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Best Famous John Williams Poems

Here is a collection of the all-time best famous John Williams poems. This is a select list of the best famous John Williams poetry. Reading, writing, and enjoying famous John Williams poetry (as well as classical and contemporary poems) is a great past time. These top poems are the best examples of John Williams poems.

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by John Williams |

Swing Song

 The blatant horns blare strident sound;
Delighted, you laugh and seize
My passive arm, but I have found
Content in the harmonies.
They sound, are silent; please or annoy, Are not clever, cruel, or coy Like human qualities.
See agile fingers in frantic flight Along the smoking row Of piano keys cut from ebony night And from the sullied snow Of the city.
Look love, listen love, tell me-- Where does the music come from really, Where does it really go? Planets are tensed to a single chord Of absolute harmony Sounding from a cosmic keyboard, Unheard by you and me; Yet we re attuned; who understands That can see the judgment-hands Poised above the keys.


by John Williams |

A Benediction Of The Air

 In every presence there is absence.
When we're together, the spaces between Threaten to enclose our bodies And isolate our spirits.
The mirror reflects what we are not, And we wonder if our mate Suspects a fatal misreading Of our original text, Not to mention the dreaded subtext.
Reality, we fear, mocks appearance.
Or is trapped in a hall of mirrors Where infinite regress prevents A grateful egress.
That is, We can never know the meaning Of being two-in-one, Or if we are one-in-two.
What-I-Am is grieved at What-I'm-Not.
What-We-Should-Be is numbed by What-We-Are.
Yes, I'm playing word games With the idea of marriage, Musing over how even we can Secularize Holy wedlock.
Or to figure it another way, To wonder why two televisions In the same house seem natural symbols Of the family in decline.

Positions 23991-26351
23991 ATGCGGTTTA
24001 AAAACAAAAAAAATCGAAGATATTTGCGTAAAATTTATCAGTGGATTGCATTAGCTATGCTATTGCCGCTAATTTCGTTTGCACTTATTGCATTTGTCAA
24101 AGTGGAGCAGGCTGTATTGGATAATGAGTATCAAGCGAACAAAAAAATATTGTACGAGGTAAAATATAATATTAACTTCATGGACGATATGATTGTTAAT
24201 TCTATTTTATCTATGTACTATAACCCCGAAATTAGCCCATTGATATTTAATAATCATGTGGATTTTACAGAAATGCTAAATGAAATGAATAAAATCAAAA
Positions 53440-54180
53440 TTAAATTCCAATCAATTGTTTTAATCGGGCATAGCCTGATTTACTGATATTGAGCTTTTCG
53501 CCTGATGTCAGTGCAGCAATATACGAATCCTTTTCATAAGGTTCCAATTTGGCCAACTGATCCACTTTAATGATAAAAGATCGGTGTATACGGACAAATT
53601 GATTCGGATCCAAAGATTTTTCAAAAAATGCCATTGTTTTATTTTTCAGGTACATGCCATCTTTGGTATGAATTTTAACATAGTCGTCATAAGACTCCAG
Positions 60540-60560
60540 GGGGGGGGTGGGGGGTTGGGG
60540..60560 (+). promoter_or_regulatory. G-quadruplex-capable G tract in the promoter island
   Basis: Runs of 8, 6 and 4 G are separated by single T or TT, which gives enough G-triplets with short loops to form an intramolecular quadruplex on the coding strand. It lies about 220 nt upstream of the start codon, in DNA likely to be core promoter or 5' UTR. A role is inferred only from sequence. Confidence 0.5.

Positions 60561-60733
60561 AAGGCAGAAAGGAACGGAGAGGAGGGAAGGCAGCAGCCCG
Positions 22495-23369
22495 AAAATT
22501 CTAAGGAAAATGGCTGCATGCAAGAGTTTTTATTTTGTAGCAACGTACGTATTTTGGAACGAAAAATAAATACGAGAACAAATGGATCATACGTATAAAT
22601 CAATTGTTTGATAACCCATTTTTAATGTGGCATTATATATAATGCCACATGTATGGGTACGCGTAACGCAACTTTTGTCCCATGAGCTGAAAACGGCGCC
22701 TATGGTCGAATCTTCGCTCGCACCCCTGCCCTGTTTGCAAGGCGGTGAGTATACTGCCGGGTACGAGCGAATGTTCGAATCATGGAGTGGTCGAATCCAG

Yet you are present to me now.
I sense you keenly, at work, Bending red in face to reach A last defiant spot of yellow On those horrific kitchen cabinets.
Your honey hair flecked with paint; Your large soft hidden breasts Pushing down against your shirt.
The hemispheres of those buttocks Curving into uncompromising hips.
To embrace you would be to take hold Of my life in all its substance.
Without romance, I say that if I were to deconstruct myself And fling the pieces at random, They would compose themselves Into your shape.
But I guess that is romantic, The old mystification- Cramming two bodies Into a single space.
Amen! Our separation has taught me That, dwelling in mind, The corporeality Of mates has spiritual mass Which may be formulated: Memory times desire over distance Yields a bodying forth.
Thus I project into the Deadly space between us A corposant,Pulsating a language That will cleave to you In the coolness of sleep With insubstantiality So fierce as to leave its dampness On the morning sheets, Or so gentle As to fan your brow While you paint the kitchen.
A body like a breath, Whispering the axiom By which all religions are blessed: In every absence there is presence.
Bene Bene Benedictus.


by John Williams |

Ode To The Only Girl

 I've seen you many times in many places--
Theater, bus, train, or on the street;
Smiling in spring rain, in winter sleet,
Eyes of any hue in myriad faces;
Midnight black, all shades of brown your hair,
Long, short, bronze or honey-fair.
Instantly have I loved, have never spoken; Slowly a truck passed, a light changed, A door closed--all seemingly pre-arranged-- Then you were gone forever, the spell was broken.
Ubiquitios only one, we've met before A hundred times, and we'll meet again As many more; in hills or forest glen, On crowded street or lonely, peaceful shore; Somewhere, someday--but how will we ever know True love, how wil we ever know?